94 Culture as a Barr ier Realist o ntology: Global development theory tends toward realism, which reflects the positivist belief that there is only one reality common to all beings and that ( Guba 1990:19 ) A realist ontology di ffers from a relational ontology in its belief that such complex social phenomena as human development can be explained thro ugh holistic universal principle s rather than through the relationships that influence these processes (Emirbayer 1997; Ritzer and G indoff 1992) The realist ontology of contemporary global development is evident in the persistent belief in the applicability of social evolutionism (Crewe and Harrison 2002) This holistic social theory, deriving from 19 th century anthropological researc h, holds that human development can be understood as a process by which populations increase in social complexity over the course of history (Ferguson 2005) In the development context, social evolution blurs with modernization, as theorists have long beli eved Western style modernity to be the end point of this universal process of social complexification (Ferguson 2005; Sachs 2005b) Although anthropologists refuted this holistic theory long ago, it proved more resilient in the development context where it still undergirds theory and policy (Crewe and Harrison 2002; Ferguson 2005) Trends in the l iterature: Several trends and operational assumptions in the global development literature reflect the realist ontological belief in a single development reality ( Guba 1990:19) First, development is discussed as a universal process. The use of economics as a universalizing methodology allows practitioners to locate populations along a continuum between poverty and modernity, between undeveloped and developed. The M illennium Development literature defines poverty in a socio economic sense to include a lack of basic necessities, poor health, low technology and high
95 vulnerability to external shocks, all of which relate to low economic complexity like that seen in subsi stence farming (Collier 2007; Fukuda Parr 2004; Sachs 2005b; Sachs 2005c) Modernity approximates a Western model characterized by such features as industrialization, participation in global capitalism, democracy and advancing technology. The perceived uni versality of the development trajectory is illustrated (2005b:5 25) metaphor of a global family portrait. In this metaphor, all countries and populations can be located within the same frame of economic growth and complexity. The metaphor pa ints more developed countries as family elders and less developed countries as young children and implies that these children are not only following the path of their elders, but are in need of their experience and wisdom as they embark upon this universal journey. Second, development is discussed as an historical process. (2005b) global portrait aids in visualizing this history as elders (developed countries) have already gone through the processes of development and modernization and thus set the p ath for the next generation (less developed countries). Development is further discussed as an historical process as the literature frequently equate s a specific Collier (2007:3) exist within the twenty first century, but their r eality is fourteenth century of populations along a single historical trajectory emphasizes the realist belief in a universal development reality. However, it also carries two implicit assumptions which are that modernity is the end point to which all populations are headed and that all populations will experience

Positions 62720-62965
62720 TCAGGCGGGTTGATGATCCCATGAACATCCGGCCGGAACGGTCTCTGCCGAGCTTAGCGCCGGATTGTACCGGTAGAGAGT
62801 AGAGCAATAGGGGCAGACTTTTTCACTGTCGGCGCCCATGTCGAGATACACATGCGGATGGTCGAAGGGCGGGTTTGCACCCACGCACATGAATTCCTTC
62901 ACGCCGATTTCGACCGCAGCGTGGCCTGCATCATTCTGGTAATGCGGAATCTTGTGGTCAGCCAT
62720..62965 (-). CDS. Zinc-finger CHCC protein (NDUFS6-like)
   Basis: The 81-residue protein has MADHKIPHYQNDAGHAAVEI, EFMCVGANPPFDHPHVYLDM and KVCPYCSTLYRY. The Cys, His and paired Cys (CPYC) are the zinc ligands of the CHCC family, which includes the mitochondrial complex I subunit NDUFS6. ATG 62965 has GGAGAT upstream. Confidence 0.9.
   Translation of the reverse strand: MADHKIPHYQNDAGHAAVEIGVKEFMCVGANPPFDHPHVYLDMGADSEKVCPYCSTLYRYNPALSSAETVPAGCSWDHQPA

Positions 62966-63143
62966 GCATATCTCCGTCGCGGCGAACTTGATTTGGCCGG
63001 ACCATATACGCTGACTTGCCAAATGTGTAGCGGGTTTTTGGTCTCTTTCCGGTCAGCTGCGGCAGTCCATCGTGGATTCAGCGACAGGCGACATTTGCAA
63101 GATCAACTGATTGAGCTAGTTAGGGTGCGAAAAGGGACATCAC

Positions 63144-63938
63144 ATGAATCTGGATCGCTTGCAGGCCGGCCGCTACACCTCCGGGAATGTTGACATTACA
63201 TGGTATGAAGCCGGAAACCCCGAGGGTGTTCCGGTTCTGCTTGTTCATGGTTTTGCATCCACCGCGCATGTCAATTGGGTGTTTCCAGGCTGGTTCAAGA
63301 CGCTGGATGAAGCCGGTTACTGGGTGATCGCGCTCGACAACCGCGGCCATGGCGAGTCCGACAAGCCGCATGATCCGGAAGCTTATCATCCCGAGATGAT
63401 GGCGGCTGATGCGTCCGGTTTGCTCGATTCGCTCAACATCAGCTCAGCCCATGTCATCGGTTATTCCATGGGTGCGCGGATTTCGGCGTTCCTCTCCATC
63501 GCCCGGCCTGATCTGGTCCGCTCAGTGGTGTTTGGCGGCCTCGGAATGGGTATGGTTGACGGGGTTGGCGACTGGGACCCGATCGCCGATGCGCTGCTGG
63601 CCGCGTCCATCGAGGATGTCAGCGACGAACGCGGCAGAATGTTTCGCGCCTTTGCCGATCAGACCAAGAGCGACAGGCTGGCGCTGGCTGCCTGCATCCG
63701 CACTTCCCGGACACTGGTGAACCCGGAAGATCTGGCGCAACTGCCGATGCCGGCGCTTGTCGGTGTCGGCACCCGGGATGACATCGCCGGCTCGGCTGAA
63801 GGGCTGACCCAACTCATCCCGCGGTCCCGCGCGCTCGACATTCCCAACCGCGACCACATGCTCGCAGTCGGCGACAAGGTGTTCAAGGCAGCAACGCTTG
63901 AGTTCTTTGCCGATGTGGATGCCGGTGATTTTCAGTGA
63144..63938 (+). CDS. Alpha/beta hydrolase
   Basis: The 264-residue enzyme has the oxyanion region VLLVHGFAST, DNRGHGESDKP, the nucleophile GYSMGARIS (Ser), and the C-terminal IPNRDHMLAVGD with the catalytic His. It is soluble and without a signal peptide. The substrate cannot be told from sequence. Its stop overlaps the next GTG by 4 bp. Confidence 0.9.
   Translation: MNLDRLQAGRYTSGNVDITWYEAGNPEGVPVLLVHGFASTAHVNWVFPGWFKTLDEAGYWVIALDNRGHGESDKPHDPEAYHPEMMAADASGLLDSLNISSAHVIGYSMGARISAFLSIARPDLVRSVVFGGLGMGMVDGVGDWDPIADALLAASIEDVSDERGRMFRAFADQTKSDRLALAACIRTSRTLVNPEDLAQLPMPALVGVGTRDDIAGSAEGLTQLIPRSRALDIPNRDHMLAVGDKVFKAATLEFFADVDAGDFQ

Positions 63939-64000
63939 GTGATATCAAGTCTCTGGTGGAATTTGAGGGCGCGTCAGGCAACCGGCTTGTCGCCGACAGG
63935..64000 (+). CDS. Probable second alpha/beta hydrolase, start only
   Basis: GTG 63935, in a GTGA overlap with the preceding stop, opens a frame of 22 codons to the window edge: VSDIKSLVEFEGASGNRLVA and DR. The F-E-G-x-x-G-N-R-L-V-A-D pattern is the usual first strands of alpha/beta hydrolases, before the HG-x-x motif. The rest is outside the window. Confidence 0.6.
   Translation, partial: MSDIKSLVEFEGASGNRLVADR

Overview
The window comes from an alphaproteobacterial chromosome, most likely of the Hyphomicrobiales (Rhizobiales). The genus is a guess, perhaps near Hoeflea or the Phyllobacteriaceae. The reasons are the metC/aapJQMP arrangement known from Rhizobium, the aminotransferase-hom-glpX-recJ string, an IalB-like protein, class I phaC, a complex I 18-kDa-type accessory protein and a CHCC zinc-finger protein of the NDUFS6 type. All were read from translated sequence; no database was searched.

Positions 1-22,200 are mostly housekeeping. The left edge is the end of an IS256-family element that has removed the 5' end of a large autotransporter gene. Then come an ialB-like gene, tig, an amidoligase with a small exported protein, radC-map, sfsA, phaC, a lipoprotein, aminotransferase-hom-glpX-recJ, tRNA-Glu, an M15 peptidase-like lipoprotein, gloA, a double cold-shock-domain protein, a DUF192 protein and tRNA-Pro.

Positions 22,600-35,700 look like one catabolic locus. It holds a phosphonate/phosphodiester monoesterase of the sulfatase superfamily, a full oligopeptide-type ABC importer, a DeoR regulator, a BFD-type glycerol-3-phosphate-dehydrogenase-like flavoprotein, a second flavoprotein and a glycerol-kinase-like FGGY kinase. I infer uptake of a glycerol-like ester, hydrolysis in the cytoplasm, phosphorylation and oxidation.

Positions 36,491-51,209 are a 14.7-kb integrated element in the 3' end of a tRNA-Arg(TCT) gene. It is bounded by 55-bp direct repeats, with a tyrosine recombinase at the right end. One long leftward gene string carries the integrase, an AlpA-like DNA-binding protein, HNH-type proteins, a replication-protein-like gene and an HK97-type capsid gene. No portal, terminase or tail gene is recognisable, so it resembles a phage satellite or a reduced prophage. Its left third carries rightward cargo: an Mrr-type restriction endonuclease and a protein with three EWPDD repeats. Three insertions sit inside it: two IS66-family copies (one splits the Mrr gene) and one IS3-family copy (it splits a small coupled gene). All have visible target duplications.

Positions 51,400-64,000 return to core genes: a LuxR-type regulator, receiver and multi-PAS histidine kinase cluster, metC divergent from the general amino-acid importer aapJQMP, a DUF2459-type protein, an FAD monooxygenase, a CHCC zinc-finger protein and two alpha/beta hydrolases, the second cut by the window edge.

96 Third, and in a related sense, development is thought to be a uni linear process. ss that brings populations closer to modernity. Sachs (2005) ap tly illustrates the presumed on specific rungs of the ladder. Collier (2007) similarly relates development to a linear board game as he writes: Think, for a moment, of development as chutes and ladders. In the modern world of globalization there are some fabulous ladders; most societies are using them. But there are also some chutes and some societies have hi t them. The countries at the bottom are an unlucky minority, but they are stuck. [Collier 2007:5] The realist belief is that all countries should be advancing along this universal trajectory. From a holistic perspective, failure to advance along this uni l inear trajectory is not related to a desire on the part of agents to maintain their current living condition, but relates to top literature, these barriers range from market inequalities a nd traditional culture (Sachs 2005b) to conflict and instability (Collier 2007) Through this lens of ontological realism, development is understood as a natural process that can be sped up by drawing from the experience and history of developed countries. The development literature frequently mentions the possibility of triggering, jumpstarting or skipping over stages in order to promote the rapid development of development ( 2001:650 ) improve the lot of another group through directed action.